State v. MillerAnnotate this Case
110 Wn.2d 528 (1988)
756 P.2d 122
THE STATE OF WASHINGTON, Petitioner, v. RONALD SHELLIE MILLER, Respondent.
The Supreme Court of Washington, En Banc.
May 26, 1988.
David F. Thiele, Prosecuting Attorney, and William H. Hawkins, Deputy, for petitioner.
Anthony Savage, for respondent.
We hold Ronald S. Miller is entitled to withdraw his guilty plea made pursuant to a plea agreement, where the parties to the agreement were mistaken as to the relevant mandatory sentence.*529 I
On June 2, 1985, Thomas Bruce died of multiple gunshot wounds. Ronald Miller admitted to his estranged wife and three friends he had shot Bruce. After being informed of and waiving his constitutional rights to remain silent, and to a lawyer, Miller stated to the police officers who arrested him, "I shot Thomas with a .22 caliber rifle." He further confessed he had decided to shoot Thomas that morning, and had waited so that his wife and children would not see the shooting. Miller was charged with first degree murder.
On November 6, 1985, Miller entered a plea of guilty to first degree murder pursuant to a plea agreement between Miller and the prosecuting attorney. The terms of the plea agreement specified that Miller would be free to argue his sentencing, including recommending an exceptional sentence of less than 20 years. Under the agreement, the State would not agree to an exceptional sentence but would recommend a term of 20 years. The standard range for first degree murder with no prior offenses is 240 to 320 months. RCW 9.94 A. 310.
Before entering the guilty plea, Miller had been misinformed by his attorney, who in turn had been misinformed by the prosecutor, that the possibility of a sentence less than 20 years existed. Under RCW 9.94A.120(4) the mandatory minimum term for first degree murder is 20 years. The incorrect legal advice Miller received regarding the possibility of an exceptional sentence of less than 20 years was the result of inadvertence, and not bad faith by his attorney or the prosecutor, who had both overlooked the provisions of RCW 9.94A.120(4).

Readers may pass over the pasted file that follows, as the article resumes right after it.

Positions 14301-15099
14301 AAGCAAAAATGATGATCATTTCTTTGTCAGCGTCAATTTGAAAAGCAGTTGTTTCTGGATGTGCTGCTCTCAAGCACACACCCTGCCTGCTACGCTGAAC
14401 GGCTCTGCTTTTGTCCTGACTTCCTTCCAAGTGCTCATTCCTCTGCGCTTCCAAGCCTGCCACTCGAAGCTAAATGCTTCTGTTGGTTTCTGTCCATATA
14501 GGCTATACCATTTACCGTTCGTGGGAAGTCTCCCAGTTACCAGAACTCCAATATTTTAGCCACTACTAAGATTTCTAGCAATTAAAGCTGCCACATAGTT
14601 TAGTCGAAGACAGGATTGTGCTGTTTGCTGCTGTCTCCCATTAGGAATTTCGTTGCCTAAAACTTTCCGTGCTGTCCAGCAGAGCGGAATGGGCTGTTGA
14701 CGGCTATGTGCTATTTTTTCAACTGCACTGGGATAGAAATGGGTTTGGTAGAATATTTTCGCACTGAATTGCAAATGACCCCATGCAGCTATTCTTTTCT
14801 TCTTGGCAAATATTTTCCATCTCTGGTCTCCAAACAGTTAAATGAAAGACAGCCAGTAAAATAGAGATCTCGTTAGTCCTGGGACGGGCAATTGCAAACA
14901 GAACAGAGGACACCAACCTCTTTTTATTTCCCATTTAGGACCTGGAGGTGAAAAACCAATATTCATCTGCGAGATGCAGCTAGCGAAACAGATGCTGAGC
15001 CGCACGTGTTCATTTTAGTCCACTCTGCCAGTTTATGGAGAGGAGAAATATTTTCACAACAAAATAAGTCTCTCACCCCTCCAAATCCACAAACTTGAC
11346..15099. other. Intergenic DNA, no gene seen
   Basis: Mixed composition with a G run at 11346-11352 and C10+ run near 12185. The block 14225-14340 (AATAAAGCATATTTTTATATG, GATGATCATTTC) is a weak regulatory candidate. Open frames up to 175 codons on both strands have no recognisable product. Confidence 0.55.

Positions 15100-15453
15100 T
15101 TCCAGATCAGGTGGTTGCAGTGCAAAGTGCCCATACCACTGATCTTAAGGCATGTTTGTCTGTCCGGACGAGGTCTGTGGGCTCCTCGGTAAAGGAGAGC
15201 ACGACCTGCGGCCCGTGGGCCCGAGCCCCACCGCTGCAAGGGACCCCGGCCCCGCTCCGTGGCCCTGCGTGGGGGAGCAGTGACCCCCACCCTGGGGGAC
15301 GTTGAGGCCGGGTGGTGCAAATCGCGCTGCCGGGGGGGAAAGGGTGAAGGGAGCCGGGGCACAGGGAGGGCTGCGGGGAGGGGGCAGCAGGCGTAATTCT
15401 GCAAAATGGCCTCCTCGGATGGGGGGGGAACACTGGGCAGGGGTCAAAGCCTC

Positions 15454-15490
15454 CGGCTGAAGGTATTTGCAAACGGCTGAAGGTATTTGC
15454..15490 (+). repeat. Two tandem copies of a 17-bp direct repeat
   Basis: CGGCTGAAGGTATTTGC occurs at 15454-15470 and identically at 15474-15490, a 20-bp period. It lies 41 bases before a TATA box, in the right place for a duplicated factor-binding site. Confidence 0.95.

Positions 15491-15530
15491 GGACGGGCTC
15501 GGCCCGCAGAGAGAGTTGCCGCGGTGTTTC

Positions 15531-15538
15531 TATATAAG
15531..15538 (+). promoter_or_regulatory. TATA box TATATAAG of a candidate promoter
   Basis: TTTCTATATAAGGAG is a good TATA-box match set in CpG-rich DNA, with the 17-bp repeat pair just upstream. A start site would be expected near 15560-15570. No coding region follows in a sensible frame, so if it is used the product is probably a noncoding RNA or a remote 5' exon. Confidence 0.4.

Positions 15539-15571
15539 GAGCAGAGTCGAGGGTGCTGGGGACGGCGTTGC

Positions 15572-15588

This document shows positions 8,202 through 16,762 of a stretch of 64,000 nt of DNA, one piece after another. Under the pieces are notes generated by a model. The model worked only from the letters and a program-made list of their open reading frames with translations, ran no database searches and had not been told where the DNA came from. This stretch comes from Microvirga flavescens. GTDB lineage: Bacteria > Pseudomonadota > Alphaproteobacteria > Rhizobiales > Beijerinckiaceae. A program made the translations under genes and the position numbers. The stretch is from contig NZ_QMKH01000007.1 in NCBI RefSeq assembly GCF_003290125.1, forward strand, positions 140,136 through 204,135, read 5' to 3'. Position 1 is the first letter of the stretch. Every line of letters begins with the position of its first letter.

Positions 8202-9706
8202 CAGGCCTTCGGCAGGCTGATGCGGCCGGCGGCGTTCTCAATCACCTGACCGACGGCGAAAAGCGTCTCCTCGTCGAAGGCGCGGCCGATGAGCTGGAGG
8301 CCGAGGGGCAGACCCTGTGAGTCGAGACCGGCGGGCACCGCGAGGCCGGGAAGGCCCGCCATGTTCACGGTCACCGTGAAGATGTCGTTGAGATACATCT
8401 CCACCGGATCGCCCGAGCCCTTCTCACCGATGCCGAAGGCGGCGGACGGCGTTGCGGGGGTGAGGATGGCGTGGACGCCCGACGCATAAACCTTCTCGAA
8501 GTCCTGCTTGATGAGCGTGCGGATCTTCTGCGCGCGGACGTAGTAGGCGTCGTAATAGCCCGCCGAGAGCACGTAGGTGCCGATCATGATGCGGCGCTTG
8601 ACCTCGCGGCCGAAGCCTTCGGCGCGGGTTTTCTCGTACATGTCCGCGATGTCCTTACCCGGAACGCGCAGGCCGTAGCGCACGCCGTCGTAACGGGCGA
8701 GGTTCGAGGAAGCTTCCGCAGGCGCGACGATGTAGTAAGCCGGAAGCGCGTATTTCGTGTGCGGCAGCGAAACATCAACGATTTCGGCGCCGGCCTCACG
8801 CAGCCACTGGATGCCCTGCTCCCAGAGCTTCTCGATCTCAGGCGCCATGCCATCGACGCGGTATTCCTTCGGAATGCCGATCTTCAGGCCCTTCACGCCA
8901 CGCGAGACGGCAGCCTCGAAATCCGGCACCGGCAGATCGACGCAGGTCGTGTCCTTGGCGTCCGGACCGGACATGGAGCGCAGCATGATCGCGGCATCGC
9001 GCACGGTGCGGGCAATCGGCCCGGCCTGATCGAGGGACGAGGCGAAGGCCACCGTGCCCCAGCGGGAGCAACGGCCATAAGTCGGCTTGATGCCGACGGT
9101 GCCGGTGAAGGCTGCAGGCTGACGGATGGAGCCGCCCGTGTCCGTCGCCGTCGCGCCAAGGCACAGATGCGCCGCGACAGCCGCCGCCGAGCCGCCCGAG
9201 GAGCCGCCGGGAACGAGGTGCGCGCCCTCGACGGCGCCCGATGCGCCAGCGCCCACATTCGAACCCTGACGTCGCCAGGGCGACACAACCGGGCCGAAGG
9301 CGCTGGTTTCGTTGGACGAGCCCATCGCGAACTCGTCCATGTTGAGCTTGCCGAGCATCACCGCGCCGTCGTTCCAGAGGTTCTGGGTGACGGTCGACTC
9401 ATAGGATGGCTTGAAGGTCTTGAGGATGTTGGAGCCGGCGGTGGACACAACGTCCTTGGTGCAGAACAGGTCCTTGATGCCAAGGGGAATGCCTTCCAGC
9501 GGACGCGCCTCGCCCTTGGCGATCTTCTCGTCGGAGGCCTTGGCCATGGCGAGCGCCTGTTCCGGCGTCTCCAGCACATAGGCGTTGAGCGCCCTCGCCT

Three months after entering the plea, and before a sentence was pronounced, Miller was correctly informed about the 20-year mandatory sentence for first degree murder. He then moved to withdraw his guilty plea. The court denied that motion, and ruled that the plea agreement between the parties could be specifically enforced, notwithstanding the statutory mandatory minimum sentence. In denying the *530 motion to withdraw the guilty plea, the trial court entered findings that the discrepancy between the possible exceptional sentence of approximately 15 years anticipated by Miller and the mandatory minimum provided by statute was not alarmingly disproportionate when gauged by the maximum term, the seriousness of the offense and the potentially more aggravated sentence Miller avoided by his plea. The court further found that overwhelming evidence would be admissible against Miller; Miller had readily admitted his guilt to friends, family members, the police and in open court, and thus a trial would be unnecessary and useless.
The trial court held that, notwithstanding the proscription of RCW 9.94A.120(4) against an exceptional sentence of less than 20 years for first degree murder, Miller was entitled to be sentenced within the range established at the plea hearing, or outside that range if the court were to find substantial and compelling reasons justifying an exceptional sentence. The court found, under all the facts and circumstances of the case, the interests of justice would be better served by a grant of specific performance and by giving Miller the benefit of his bargain, rather than by allowing Miller to withdraw his plea of guilty.